Michael Moore Thinks Gwen Stefani's Big 'Voice' Payday Helped Fuel Trump's White House Bid

Michael Moore
Michael Loccisano/Getty Images for DKC/O&M

Michael Moore at Bryant Park Grill on Aug. 10, 2017 in New York City. 

Director's new documentary, 'Fahrenheit 11/9,' focuses on the dire state of the nation.

The first time Michael Moore encountered Donald Trump, the filmmaker uncharacteristically held his tongue. The two had been booked as guests in 1998 on Roseanne Barr's afternoon talk show, The Roseanne Show, taping at New York's Tavern on the Green. Trump's The Art of the Deal had been published in 1987 while Moore had already earned a reputation as a cheeky provocateur out to puncture capitalism's balloon with his 1989 doc Roger & Me, and so when Trump spotted Moore, he threatened to walk.

One of the show's producers pulled Moore aside: Could he convince the skittish real estate developer to stay? Agreeing to help, Moore introduced himself to Trump and promised he'd keep the chatter light. "We did the show. I did not bring up anything political, financial, anything that would have upset him," Moore recalls, settling into a chair in the conference room of his Manhattan production offices on a recent late-August night. "It wasn't until I saw him running for president that I realized I'd been played. That he got his way. And I thought, 'Wow, he manipulated that whole situation. This guy is not stupid.' Lesson learned."

This time out, as Moore, 64, readies his newest documentary, Fahrenheit 11/9, which will kick off the Toronto International Film Festival on Sept. 6, he's not holding back. "Trump is our Frankenstein and we are Dr. Frankenstein," he declares, before offering one of the most unexpected pop star-related explanations for Trump's unlikely rise. "We have helped to create a situation that has allowed us to end up with Trump. The dumbing down of our society through the media, the lack of education through poor schools, allows for a dumbed-down electorate, and for him to be able to actually get 63 million votes." In the opening moments of his new film, as the comedy curdles into horror, Moore asks bluntly, "How the fuck did this happen?"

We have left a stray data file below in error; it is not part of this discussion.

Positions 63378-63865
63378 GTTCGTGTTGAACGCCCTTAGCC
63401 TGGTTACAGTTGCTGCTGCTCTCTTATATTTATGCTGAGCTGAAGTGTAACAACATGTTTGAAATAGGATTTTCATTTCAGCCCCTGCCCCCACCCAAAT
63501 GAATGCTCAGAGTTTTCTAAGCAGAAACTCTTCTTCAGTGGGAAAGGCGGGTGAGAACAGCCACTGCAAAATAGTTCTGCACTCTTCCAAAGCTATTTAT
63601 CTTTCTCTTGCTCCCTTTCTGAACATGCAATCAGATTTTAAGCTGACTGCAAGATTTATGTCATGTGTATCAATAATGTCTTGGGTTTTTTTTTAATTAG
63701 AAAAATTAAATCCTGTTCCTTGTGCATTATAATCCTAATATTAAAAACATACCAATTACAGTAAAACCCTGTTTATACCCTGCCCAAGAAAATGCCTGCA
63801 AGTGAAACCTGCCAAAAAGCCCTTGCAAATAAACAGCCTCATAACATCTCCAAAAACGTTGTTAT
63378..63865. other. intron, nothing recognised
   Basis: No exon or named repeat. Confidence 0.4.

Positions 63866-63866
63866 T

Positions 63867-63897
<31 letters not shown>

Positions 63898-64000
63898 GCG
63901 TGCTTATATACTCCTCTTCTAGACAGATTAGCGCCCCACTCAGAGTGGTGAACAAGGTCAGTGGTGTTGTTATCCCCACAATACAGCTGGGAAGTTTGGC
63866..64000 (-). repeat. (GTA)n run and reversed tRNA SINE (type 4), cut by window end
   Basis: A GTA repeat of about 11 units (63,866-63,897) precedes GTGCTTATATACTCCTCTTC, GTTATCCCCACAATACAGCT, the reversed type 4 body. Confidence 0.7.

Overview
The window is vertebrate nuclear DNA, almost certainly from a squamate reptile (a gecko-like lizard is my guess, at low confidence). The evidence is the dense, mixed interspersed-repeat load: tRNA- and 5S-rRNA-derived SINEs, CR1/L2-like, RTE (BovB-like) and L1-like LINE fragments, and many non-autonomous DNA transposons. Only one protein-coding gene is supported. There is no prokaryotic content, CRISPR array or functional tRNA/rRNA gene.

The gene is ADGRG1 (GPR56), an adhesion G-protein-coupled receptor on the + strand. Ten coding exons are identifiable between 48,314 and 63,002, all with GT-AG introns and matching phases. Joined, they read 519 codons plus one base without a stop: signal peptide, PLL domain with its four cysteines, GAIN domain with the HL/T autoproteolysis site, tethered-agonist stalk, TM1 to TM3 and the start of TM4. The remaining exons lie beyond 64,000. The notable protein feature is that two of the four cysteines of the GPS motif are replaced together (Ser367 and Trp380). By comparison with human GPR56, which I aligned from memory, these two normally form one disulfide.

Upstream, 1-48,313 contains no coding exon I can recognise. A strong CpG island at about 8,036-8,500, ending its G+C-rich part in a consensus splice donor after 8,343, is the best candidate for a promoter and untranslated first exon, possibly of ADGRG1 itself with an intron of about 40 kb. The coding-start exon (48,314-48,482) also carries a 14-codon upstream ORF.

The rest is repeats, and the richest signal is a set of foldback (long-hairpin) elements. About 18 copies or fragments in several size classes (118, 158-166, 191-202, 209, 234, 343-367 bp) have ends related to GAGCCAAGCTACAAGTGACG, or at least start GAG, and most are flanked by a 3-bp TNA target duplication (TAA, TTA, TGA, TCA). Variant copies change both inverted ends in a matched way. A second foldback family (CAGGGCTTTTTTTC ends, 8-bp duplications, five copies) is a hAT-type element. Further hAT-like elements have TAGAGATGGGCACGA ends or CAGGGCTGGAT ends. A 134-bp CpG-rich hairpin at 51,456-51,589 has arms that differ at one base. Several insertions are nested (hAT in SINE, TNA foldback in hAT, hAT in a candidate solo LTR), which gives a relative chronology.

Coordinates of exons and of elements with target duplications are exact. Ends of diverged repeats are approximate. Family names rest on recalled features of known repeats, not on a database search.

The movie comes at a key moment for both Moore and the republic. His 2004 anti-Bush diatribe, Fahrenheit 9/11, remains the top-grossing documentary of all time domestically (with $222.4 million worldwide), but his last major film, 2016's Where to Invade Next, got only a perfunctory release. He's looking to ride the current boom in documentary film and a crescendo of anti-Trump fervor to turn his new movie into a come-to-Jesus moment for depressed progressives and a rallying cry for insurgent politicians lining up for the midterms.

Moore's not prepared to say a Democratic takeback of the House, let alone the Senate, is a fait accompli, but he predicts, "There's going to be a tsunami of voters — especially women, young people and people of color. If there are candidates worth voting for, there will be a shellacking the likes of which the Republicans have never seen."